CM: Wow, that sounds promising. I hope Block.one will continue to contribute in future rounds. So other community members can be contributing partners, can other EOS projects utilize the platform to form their own uses? For example, can Cryptowriter use the platform for our own purposes? Let’s say we are the contributor and have our writers be the ones that put their ideas out there, then we are the contributing partner as it relates to how our community votes and funds our writers? This would not be used for EOS but for a project.
YLR: Eventually projects may be able to leverage the platform, likely bounties will be the first iteration of projects being able to use the platform for their own purposes but even that feature may not be available at launch. During the first round, it will be more of an MVP (minimal viable product)
CM: We keep calling it the “platform,” what will it be named?
YLR: There is a name we use internally but are still in stages of securing the rights and websites. Until that time, we won’t be sharing any details.
CM: One thing that many people in the EOS community were shocked by is the fact that Block.one funded a project proposed by a Block Producer. This is the first time this has occurred; in fact, it was stated for previous grants the company receiving the funds must be separate legal entities from those that run BPs. How did you get Block.one comfortable?
YLR: We submitted a proposal to Blocke.one for the platform and worked very closely with them. While this is termed a “grant,” typically grants are no strings attached funding, go do as you will. This is a very specified grant and we must follow through with our commitment.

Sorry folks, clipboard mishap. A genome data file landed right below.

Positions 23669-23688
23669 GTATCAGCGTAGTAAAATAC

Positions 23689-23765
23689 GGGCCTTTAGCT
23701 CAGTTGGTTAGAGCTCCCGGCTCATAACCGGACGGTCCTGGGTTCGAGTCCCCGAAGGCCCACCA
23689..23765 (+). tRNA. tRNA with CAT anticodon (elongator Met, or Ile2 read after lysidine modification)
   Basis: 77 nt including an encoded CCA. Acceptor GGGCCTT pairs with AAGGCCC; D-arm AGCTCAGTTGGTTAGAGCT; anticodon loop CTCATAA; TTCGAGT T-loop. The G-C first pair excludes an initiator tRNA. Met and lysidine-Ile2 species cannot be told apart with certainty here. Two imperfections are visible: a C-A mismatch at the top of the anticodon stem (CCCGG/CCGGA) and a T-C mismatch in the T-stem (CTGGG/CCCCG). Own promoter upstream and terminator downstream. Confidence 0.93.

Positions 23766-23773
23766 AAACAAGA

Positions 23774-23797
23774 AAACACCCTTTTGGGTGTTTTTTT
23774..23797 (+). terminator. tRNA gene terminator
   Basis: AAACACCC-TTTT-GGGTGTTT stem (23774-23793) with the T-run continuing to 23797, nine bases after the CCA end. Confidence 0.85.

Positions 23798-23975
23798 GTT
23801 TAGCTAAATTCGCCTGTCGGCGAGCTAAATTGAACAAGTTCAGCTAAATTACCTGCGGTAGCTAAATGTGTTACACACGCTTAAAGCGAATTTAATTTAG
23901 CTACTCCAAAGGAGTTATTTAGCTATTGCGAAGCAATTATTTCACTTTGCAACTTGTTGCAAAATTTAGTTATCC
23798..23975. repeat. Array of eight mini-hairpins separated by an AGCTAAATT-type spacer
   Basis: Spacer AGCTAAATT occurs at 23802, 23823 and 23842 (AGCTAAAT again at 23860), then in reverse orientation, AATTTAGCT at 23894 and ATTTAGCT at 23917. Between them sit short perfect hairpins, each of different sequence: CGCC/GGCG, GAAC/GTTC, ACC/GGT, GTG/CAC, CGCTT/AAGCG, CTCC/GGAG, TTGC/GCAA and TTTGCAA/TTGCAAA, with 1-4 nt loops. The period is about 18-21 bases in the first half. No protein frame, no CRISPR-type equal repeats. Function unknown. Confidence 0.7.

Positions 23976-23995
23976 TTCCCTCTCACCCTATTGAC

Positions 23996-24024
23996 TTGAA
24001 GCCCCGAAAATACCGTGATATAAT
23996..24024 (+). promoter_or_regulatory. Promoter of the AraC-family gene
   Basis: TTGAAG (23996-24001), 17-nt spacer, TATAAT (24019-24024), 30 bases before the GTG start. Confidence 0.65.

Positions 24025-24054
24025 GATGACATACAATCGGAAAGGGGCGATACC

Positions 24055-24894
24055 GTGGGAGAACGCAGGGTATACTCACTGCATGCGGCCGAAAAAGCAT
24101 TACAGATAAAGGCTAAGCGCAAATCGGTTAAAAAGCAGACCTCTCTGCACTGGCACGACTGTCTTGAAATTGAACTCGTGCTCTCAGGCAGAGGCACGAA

CM: I see that the Block.One Public Blockchain Engagement (PBE) team unvoted all the other BPs and now is only voting for EOSNation and EOSAsia, putting you back in the number one Block Producer seat. Is that a show of support for the efforts you’ve put into this?
YLR: That was a pleasant surprise, I had no idea Kevin (Kevin Rose PBE) was going to do it. I think you’re right, it’s a symbolic signal that Block.one values and recognizes the efforts of those willing to work with them. (Note: the PBE changed their vote three days later to include additional BPs while still voting for EOSNation and EOSAsia)
CM: Thanks for taking the time to chat with me today. Anything else you want to share with the readers?
YLR: I’m proud of the consensus that we’ve been able to reach here. This brings the strengths of both Block.one and EOS to the same table. This is significant, really, really, really, really significant! I can’t emphasize that enough. You have no idea how much work has gone into this, hurdles jumped, barriers pushed through. It’s a monumental achievement, direct public support from Block.one for the EOS community. I’m very hopeful for the future of EOS and look forward to what we can build together.
CM: It took me a few days to compile my notes and write up this interview, then I sat on it a few more days to collect my opinions. Personally, I’m thankful that Block.one is making very public commitments to the EOS community. The PBE was announced one year ago today. Outside of the EOSIO codebase, this is arguably the most direct investment they have made into the health of the EOS ecosystem. The PBE has been instrumental in passing the new Powerup model and setting up a voting rotation for BPs that meet their criteria. We know that they are looking at staking pools and other opportunities in the coming months. The PBE gets a lot of pressure from the community, primarily because they are very limited to what they say in public venues, but it is obvious they are working towards specific goals. I would like to take the opportunity to commend Kevin and the PBE team for their efforts here.
Thank you, Block.one.
I sincerely hope this is only another step in a series of positive announcements from the PBE this year and that Block.one will fund the community platform into the future.
Please let us know in the comments below what initiatives you’d like to support once the platform is live and give Kevin, Yves, and their teams your appreciation as well.
This post is published for Cryptowriter in association with Voice.